How do I get more whole grains into my gluten-free breads?

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A reader asks: Are there any substitutions for the rice flour or the potato starch? I’m trying to boost the nutrition.

One easy thing to do is to swap brown rice flour for all the rice flour that we call for in Mixture #1 from our 2014 book, Gluten-Free Artisan Bread in Five Minutes a DayIf you do that, you need a slight increase in water because whole grains always take a little more (see page 61 of the book). With the swap, Mixture #1 will be 75% whole grain by weight, since U.S. sorghum products are whole grain (at least, any that we’ve seen). People have asked about basing breads on almond, millet, or quinoa, but we found that if you try to base a yeasted bread on any of those, it just doesn’t work–the texture and flavor weren’t close enough to traditional bread for most of our tasters and readers.

The other thing is to focus on the recipes that use Mixture #2, which appears in Gluten-Free Artisan Bread in Five Minutes a Day on page 62 (and use it in the recipes on pages 96-108). Mixture #2 is 100% whole grain in the first place.

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Substitutions for ingredients in my gluten-free recipes

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Gluten-Free Artisan Bread in Five Minutes a Day tries to accommodate a wide variety of food sensitivities but some readers asked about substitutions for what’s called for in the book’s flour mixtures, and so here are swaps for flours that some of our readers don’t eat. Others may be possible, but these are the gluten-free substitutes that actually worked.

Flour Mixture #1 is based on rice, sorghum, tapioca, and potato, with xanthan gum or psyllium providing structure. If you’re sensitive to the bold-faced ingredient in the list below, you can try swapping in one of the suggested gluten-free substitutes. But keep in mind that if the recipe already has some of that ingredient, you may throw off the flavor or consistency. Are other substitutions possible? Maybe, but it’s risky.

White rice flour can be replaced by brown rice flour, but increase the water by 2 tablespoons per full batch of our dough recipes. It seems that at least some rice flour is pretty much a requirement for a good result, whether white or brown. If you can’t use rice at all, you probably need to try a different method.

Sorghum flour can be replaced with oat or amaranth flour.

Tapioca starch/flour can be replaced with arrowroot starch/flour or cornstarch. However, cornstarch cannot be omitted from the brioche recipe–substitutions there just did not work.

Potato starch: You can try proportionally increasing the other starches/flours in the flour mixture, but you may have to adjust the water to keep the consistency at about the level that you see in the video.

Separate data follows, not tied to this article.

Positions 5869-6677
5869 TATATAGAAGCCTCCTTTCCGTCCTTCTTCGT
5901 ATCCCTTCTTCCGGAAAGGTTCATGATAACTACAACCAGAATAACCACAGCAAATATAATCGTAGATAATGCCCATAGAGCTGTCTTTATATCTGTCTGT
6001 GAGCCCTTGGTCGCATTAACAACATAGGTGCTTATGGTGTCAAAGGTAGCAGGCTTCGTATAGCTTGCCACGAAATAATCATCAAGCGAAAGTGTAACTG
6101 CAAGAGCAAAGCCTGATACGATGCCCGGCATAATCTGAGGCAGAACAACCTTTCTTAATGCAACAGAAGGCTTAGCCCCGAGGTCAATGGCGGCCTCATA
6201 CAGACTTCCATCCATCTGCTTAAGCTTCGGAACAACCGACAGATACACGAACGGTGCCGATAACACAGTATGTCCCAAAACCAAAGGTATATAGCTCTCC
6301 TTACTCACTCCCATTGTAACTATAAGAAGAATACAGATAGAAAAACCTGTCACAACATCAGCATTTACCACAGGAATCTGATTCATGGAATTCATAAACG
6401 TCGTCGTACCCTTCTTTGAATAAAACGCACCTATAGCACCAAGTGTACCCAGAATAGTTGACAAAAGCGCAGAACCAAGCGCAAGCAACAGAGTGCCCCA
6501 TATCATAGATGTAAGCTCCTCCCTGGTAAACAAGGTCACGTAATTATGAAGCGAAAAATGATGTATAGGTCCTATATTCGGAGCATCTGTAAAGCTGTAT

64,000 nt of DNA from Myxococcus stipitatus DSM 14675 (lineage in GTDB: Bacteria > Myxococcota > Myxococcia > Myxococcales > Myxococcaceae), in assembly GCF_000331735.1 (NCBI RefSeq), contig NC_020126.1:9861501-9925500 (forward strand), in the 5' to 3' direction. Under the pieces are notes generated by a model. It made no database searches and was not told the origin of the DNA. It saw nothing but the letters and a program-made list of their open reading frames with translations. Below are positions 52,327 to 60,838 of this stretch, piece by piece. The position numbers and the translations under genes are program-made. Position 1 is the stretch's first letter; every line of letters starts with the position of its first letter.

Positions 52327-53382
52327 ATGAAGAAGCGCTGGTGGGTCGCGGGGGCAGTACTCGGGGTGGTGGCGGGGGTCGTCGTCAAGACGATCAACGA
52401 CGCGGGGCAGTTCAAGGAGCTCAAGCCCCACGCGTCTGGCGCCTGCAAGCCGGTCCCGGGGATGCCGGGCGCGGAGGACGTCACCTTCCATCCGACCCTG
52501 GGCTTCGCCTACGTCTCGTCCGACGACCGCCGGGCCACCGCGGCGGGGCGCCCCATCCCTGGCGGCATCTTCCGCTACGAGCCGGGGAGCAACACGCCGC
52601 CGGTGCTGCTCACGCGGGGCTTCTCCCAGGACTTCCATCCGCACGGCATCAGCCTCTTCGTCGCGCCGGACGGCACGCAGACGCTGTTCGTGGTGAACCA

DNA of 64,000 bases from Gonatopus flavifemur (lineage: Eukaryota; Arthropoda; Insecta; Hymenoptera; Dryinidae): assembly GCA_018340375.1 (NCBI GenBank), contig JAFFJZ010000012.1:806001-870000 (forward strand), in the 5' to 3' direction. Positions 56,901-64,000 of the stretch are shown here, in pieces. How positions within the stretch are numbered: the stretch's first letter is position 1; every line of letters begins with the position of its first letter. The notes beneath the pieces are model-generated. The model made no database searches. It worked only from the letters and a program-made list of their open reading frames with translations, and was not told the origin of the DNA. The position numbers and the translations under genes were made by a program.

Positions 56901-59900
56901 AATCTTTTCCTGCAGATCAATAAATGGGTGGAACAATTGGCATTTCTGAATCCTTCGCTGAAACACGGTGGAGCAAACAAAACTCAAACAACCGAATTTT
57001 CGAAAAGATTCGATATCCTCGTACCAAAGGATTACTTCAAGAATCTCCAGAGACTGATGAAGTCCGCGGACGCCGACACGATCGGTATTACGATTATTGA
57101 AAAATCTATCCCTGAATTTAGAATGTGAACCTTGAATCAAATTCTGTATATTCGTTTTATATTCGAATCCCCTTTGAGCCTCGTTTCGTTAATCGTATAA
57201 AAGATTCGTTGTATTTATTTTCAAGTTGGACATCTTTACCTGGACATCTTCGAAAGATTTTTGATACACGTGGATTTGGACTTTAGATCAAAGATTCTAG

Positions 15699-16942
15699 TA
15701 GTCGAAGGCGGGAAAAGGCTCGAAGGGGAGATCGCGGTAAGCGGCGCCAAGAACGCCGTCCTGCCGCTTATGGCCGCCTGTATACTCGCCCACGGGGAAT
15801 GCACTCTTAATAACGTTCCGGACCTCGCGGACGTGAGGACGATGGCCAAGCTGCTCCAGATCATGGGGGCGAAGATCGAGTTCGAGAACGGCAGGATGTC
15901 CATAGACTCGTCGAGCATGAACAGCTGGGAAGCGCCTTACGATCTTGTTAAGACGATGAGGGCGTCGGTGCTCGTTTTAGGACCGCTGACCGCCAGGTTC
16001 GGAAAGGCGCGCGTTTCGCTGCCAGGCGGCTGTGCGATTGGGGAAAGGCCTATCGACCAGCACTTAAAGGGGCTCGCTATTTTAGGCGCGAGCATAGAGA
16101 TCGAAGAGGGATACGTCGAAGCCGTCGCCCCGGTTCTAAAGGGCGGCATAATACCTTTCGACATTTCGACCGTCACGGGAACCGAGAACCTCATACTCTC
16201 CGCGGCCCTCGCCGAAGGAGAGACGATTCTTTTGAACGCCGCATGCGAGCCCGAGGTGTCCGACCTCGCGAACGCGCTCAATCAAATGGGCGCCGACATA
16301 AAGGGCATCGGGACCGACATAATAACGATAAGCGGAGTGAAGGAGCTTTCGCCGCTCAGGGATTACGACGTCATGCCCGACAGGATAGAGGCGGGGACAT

Corn starch: In testing, it was tough to decrease corn starch in these recipes, despite much experimentation. You could start trying partial swaps, or combination swaps for other powdery starches or GF flours, but as I say, this was frustrating. On the other hand, if you can tolerate a little density, or are willing to settle for flatbreads only, you could end up with something acceptable to you. For the books, the doughs had to be multi-purpose, including working well in sandwich loaves and other lofty breads. The flatter you’re willing to accept–the more leeway you’ll have when you experiment with swaps for corn starch–but I can’t make any guarantees here.

Finally, some readers have asked about ingredients like almond, millet, or quinoa. Though those appear in small amounts in some of the book’s recipes, they don’t make a good yeasted bread when you start to use more significant amounts.

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Dense or gummy interior, or inadequate rising in my gluten-free breads. What am I doing wrong?

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If the breads in Gluten-Free Artisan Bread in Five Minutes a Day are coming out dense or gummy, or don’t seem to rise as much as you expect, here are the things to check:

Expectations: No question about it, gluten-free breads are denser than wheat breads, and they don’t rise as high. Plus, they get most of their loft in the hot oven (that’s called oven spring). Don’t expect to see a lot of visible change while the loaf is resting (after its shaped).

If you’re not loving the no-egg version: Since 2009, our wheat books have included one chapter with gluten-free recipes, always with eggs. Many of our gluten-free readers asked for gluten-free recipes that were also egg-free, so when we wrote Gluten-Free Artisan Bread in Five Minutes a Day in 2014, we made our default Master Recipe egg-free, with a variation that includes whole eggs or egg whites (on page 73). But–there’s no question that the egg versions have better rise and are less dense. If you can eat eggs, our favorite is the egg white version; there’s more on this at a post describing the version with egg. If you cannot eat eggs and you’re finding the no-egg version too dense, go through all the tips on this page–and if you’re still not happy with the density of the loaf-breads, consider using the dough for flatbreads that won’t require as much structure and loft.